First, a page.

The American based researchers are confident that their work has important implications for other geneticists and for palaeontologists.  For example, if a single molecular mechanism was responsible for this transformation, there should be a corresponding, linked transformation in the fossil record.  The flightless, man-sized Hesperornis, a genus of prehistoric bird known from the Late Cretaceous of North America could demonstrate that link.

An Illustration of Hesperornis (Traditional View)

Hesperornis catching a fish.

Hesperornis catching a fish.

Picture Credit: Everything Dinosaur/Brooke Bond

Dr. Bhullar said:

“This is borne out by the fact that Hesperornis, discovered by Othniel Charles Marsh of the Yale Peabody Museum of Natural History, which is a near relative of modern birds that still retains teeth and the most primitive stem avian with a modern-looking beak in the form of a fused, elongate premaxillae, also possesses a modern bird palatine bone.”

The premaxillae are the bones that form the tip of the upper jaw (anterior portion) of most animals, but are enlarged and fused to form the beak of birds.

Moving forward, the quantitative analysis to establish a proposed hypothetical developmental path of a lineage of animals which could be tested by inhibiting the behaviour of proteins in embryos can be probably be used to investigate a wide range of underlying developmental mechanisms in organisms.

The dinosaur/bird link is now well established, a theory once proposed by the likes of Henry Govier Seeley back in the 1880′s is widely accepted.  Back in 2013, Everything Dinosaur reported on research from an international team of scientists, including researchers from the Royal Veterinary College (London), that looked at how the posture of birds was derived from the gait of small, cursorial dinosaurs.

To read more about this study: The Birds Have the Dinosaurs to Thank for their Crouching Gait

Everything Dinosaur notes the support of Yale University in the compilation of this article.

It was a Worm’s World Back in the Cambrian

Palaeontologists Name New Species of Ottoia Worm

Whilst many a television documentary or published article on the fauna of the Burgess Shale focuses on the nektonic predators (actively swimming creatures above the sea floor), such as the formidable Anomalocaris, lurking in the soft mud of the sea floor itself was another very nasty hunter, one that left an extremely rich fossil record.  The most abundant type of creature preserved in the Burgess Shale is a type of worm, a member of the Phylum Priapulidae and now thanks to a detailed study of the teeth, hooks and spines on this tubular predator, scientists have discovered a method of identifying new species and also of determining just how abundant these creatures actually may have been.

An Ottoia Fossil (Burgess Shale)

An Ottoia fossil (Burgess Shale).

An Ottoia fossil (Burgess Shale).

Picture Credit: Everything Dinosaur

Ottoia fossils from the Burgess Shale of British Columbia (Canada), measure just a few centimetres in length and they are one of the few types of creature preserved in those 5o5 million year old sediments that can be associated with a living animal group, the entirely marine priapulids.  At least fifteen hundred specimens have been excavated from the Burgess Shale deposits.  These creatures may have lived in “U” shaped burrows and ambushed other creatures that wandered or swam to close to the burrow’s entrance.  It could grab food with a proboscis, an extendible mouth which was equipped with tiny hooks and lined with teeth and spines.  The team of scientists from Cambridge University and the University of Leicester, writing in the on line Journal “Palaeontology” used a variety of techniques to examine micro-fossils to identify different types of teeth from Ottoia  It is from this analysis that the team discovered that the most common type of priapulid associated with the Burgess Shale, Ottoia prolifica, actually represented two species.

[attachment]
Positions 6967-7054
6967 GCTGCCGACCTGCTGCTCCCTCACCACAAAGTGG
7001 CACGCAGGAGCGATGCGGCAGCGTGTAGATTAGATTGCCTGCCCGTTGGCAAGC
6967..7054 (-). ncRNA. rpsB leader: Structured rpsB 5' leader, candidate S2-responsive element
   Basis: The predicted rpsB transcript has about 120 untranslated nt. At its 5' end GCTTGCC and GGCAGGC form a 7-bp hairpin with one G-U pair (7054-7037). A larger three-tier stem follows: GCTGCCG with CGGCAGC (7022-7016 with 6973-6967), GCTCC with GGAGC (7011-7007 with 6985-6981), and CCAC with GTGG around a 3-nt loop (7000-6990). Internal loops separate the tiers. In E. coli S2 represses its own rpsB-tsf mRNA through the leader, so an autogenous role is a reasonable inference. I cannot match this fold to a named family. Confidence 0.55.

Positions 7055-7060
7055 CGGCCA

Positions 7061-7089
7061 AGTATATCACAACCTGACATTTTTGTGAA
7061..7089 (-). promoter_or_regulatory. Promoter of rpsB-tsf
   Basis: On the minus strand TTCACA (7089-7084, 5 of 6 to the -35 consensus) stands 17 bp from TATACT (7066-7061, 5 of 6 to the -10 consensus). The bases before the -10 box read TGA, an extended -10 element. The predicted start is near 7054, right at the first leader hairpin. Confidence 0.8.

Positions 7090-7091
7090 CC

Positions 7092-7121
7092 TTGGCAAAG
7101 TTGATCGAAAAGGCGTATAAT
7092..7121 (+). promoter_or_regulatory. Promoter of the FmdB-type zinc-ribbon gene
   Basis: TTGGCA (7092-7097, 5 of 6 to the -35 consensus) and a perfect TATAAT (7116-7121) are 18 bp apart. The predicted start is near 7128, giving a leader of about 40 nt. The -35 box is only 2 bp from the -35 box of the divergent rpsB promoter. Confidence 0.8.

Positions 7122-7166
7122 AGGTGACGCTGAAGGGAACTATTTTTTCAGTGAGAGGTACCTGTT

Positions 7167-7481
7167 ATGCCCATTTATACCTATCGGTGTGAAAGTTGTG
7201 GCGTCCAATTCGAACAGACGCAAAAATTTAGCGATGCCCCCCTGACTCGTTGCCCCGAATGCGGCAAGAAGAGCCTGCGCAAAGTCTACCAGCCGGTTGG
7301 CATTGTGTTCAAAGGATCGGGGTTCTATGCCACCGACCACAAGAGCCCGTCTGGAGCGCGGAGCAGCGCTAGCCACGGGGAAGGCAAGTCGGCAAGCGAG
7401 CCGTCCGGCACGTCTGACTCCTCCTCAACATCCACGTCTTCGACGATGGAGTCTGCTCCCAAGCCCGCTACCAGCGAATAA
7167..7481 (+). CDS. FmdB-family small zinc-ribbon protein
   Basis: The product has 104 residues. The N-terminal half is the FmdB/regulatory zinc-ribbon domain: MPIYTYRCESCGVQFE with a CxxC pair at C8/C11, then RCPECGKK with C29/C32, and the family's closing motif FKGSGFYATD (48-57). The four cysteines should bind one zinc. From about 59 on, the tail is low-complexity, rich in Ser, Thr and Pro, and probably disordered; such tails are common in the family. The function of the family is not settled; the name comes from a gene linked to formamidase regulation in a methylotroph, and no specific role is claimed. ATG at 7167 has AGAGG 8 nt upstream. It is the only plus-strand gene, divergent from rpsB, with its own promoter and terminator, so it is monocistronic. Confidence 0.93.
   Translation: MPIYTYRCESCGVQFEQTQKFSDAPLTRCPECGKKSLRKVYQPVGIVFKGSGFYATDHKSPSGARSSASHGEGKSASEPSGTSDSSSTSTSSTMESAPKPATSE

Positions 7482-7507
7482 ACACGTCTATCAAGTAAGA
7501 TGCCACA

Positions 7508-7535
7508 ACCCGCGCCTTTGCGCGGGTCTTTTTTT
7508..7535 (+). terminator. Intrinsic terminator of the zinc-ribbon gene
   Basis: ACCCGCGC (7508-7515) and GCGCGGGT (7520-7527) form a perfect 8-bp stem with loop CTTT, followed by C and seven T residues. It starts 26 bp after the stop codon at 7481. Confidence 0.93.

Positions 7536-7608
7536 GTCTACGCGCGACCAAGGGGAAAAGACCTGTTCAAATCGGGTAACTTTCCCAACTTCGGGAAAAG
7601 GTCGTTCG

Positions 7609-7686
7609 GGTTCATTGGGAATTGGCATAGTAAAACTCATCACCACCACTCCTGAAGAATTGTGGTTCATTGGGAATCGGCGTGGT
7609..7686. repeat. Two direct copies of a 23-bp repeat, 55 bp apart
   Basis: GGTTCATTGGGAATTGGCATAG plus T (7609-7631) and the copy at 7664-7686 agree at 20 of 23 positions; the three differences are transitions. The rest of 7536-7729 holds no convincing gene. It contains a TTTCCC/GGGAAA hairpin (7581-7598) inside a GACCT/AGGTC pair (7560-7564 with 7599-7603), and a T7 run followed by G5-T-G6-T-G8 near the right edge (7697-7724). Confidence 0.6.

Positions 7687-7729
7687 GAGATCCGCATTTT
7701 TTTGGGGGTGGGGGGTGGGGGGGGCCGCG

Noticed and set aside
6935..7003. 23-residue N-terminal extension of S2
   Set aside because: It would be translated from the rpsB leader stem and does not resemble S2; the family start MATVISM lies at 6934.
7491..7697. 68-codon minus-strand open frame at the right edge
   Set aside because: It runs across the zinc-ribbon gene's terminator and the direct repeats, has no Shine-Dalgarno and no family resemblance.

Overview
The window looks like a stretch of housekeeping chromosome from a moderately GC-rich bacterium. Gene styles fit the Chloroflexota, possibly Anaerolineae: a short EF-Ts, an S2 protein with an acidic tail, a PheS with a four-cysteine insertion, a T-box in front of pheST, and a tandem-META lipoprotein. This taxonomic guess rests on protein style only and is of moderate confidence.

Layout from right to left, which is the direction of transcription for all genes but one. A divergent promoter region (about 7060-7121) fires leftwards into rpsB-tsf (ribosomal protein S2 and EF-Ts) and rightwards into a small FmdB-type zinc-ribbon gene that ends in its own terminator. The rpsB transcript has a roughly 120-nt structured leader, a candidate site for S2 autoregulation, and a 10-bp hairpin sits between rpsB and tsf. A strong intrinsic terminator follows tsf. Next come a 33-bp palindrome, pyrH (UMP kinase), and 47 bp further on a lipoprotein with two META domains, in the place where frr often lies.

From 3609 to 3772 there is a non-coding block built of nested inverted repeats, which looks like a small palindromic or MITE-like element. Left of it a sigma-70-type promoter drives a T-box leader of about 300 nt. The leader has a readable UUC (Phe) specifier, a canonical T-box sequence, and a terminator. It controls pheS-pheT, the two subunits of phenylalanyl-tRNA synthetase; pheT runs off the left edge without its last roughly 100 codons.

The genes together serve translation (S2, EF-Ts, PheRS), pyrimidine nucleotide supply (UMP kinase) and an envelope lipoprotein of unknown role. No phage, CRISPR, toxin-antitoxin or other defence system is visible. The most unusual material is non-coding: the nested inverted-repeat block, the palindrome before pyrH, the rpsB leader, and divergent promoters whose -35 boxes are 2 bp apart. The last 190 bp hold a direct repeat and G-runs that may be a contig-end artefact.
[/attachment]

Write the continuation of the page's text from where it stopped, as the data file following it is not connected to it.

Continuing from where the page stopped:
As a result of this research, a new species of Ottoia worm has been identified in the Burgess Shale deposits - Ottoia tricuspida.  O. tricuspida has been so named as it has distinctive, three-pronged teeth.  Using various microscopy techniques to examine the tiny teeth recovered from drill cores and from other samples, the scientists propose that subtle variations in the teeth could help to identify more species in Cambrian biota and in addition, as the teeth are more likely to be preserved than the soft bodies of these creatures, the teeth could help to establish how widespread such worms were in the Cambrian geological period.

Ottoia prolifica was named by Charles Doolittle Walcott in 1911.  Walcott,  an American invertebrate palaeontologist, discovered the Burgess Shale deposits in the Canadian Rockies back in 1909.  These bands of mudstone and shale are very rich in fossils.  The frequency of Ottoia fossil material might not be anything to do with the abundance of these types of animals in the biota, the numbers found could reflect the fact that these animals lived in soft sediment.  If one of these worms died in their burrow, then they could set in motion the fossilisation process.  The soft mud would act as an excellent medium to promote the preservation of creatures that lived in the sediment.

A Model of Ottoia (Safari Ltd Cambrian Life Toob)

A model of Ottoia (Safari Ltd Cambrian Life Toob).

A model of Ottoia (Safari Ltd Cambrian Life Toob).

Picture Credit: Everything Dinosaur

Safari Ltd have a wonderful model of Ottoia in the Cambrian Life Toob.  This Toob contains a set of eight prehistoric animals that represent the bizarre fauna of the Cambrian explosion.

To view this Toob and other prehistoric animal model sets: Prehistoric Animal Toobs and Model Sets

A Teeth, Hooks and Spines Associated with Ottoia spp.

The variety of fossil teeth, spines and hooks associated with Ottoia spp.